Several other policy considerations discussed in Holodook have similar application to potential negligent supervision claims against foster parents. The Holodook Court concluded that vulnerability to a potential contribution claim based on negligent supervision might make an uninsured parent reluctant to bring a cause of action on behalf of his child against a third party for ordinary negligence, an effect which obviously would be detrimental to the injured child (36 NY2d at 46-47). Although a foster parent would not be expected to bring a cause of action on behalf of the child, as legal custody remains with the agency that places the child (see Matter of Michael B., 80 NY2d at 309), vulnerability to negligent supervision lawsuits might discourage foster parents from reporting injuries for fear of being sued by the biological parent on behalf of the child or impleaded as a third-party defendant in an action brought on behalf of the child against a third party. The Holodook Court also noted "the potential for abuse of a negligent supervision claim when brought in a retaliatory context between estranged parents, one suing the other on the child's behalf, or by children estranged from their parents who could sue after reaching majority" (36 NY2d at 49). There is similarly a potential for abuse of negligent supervision claims by biological parents who may have animosity toward foster parents.

It is true that a foster parent and foster child cannot be said to be part of a "single economic unit" (id. at 47) in the same sense as a biological or adoptive parent and child. Thus, the Holodook Court's concern that the value of a child's recovery against a third party could effectively be reduced by a contribution claim against the child's parent does not apply to a child who is injured by the acts of a third party while in foster care. Nevertheless, as each of the other policy considerations outlined in Holodook apply to foster parents, we conclude that a cause of action by a child against his foster parent to recover damages for negligent supervision should not be recognized. We note that, as was the case in Holodook with respect to biological parents, our failure to recognize a cause of action by a child against his foster parent based on negligent supervision does not preclude children from bringing other tort claims against their foster parents, including those sounding in other variants of negligence, i.e., those not arising merely by reason of the foster parent-child relationship.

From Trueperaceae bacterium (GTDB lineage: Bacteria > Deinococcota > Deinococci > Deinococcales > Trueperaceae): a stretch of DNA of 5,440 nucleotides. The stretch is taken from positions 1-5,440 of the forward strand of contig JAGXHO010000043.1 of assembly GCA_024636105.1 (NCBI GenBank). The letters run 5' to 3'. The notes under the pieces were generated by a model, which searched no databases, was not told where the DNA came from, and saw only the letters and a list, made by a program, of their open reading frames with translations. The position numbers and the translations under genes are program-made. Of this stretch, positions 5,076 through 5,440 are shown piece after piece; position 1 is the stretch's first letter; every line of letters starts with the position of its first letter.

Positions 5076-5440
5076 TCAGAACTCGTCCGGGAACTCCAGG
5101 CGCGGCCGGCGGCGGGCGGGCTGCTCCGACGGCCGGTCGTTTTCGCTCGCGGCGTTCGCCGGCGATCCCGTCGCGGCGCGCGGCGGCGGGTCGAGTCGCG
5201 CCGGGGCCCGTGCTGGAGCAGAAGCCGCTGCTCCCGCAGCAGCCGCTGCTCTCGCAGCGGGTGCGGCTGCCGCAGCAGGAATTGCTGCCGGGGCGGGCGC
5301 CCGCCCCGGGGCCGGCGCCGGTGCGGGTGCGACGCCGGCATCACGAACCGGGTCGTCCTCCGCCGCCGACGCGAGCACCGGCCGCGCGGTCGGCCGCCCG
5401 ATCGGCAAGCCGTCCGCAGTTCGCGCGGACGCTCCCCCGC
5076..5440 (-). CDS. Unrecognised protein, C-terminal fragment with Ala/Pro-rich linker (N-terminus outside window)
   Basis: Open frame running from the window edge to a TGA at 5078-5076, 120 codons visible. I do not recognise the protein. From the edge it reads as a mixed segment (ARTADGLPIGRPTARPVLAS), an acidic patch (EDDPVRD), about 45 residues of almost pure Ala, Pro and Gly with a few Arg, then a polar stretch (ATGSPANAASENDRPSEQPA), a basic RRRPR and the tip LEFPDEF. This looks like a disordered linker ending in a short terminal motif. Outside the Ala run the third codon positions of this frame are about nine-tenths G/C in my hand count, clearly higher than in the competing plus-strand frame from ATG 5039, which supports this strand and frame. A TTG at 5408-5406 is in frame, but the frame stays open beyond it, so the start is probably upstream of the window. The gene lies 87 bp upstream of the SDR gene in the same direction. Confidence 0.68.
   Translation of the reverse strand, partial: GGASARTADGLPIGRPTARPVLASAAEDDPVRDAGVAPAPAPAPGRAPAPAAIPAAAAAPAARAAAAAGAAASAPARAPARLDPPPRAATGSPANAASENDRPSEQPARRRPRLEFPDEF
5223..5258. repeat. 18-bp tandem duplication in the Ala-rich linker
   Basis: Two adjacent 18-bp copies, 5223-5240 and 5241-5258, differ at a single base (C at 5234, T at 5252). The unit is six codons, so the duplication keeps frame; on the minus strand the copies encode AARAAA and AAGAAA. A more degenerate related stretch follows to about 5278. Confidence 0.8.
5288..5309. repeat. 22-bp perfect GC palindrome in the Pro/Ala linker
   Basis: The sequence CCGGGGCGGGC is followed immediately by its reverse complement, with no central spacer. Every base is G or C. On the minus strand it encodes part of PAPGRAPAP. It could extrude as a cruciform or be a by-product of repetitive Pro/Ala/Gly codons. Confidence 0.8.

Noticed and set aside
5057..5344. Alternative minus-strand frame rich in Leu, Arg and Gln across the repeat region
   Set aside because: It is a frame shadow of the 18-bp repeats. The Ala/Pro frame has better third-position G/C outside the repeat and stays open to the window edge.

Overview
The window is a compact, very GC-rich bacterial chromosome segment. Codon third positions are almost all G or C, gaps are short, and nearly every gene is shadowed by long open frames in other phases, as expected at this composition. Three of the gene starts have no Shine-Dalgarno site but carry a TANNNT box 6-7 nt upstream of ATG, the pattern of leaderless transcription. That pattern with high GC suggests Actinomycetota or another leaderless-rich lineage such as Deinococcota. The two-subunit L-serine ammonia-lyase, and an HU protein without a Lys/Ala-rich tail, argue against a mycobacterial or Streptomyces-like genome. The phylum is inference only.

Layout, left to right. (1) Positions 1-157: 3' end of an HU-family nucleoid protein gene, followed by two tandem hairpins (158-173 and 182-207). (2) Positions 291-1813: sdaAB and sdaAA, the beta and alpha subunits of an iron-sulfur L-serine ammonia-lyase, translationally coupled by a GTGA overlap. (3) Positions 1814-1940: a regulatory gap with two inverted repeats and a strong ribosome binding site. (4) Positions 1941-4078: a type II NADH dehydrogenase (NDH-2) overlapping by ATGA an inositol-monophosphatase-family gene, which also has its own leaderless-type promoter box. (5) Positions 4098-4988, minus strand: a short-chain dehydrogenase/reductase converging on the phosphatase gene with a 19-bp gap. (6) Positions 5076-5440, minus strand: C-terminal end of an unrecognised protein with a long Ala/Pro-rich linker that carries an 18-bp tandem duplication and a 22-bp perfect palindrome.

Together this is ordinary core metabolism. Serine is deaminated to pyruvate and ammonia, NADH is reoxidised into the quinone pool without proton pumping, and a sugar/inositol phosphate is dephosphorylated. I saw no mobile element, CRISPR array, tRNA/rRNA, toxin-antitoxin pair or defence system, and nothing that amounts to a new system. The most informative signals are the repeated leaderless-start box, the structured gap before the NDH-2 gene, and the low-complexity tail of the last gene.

Based on the foregoing, we conclude that the branch of Sherwood's motion which was for summary judgment dismissing the complaint insofar as asserted against her on behalf of Jacob should have been granted. In light of our determination, we need not reach Sherwood's remaining contentions.

The Dutchess Defendants' Motion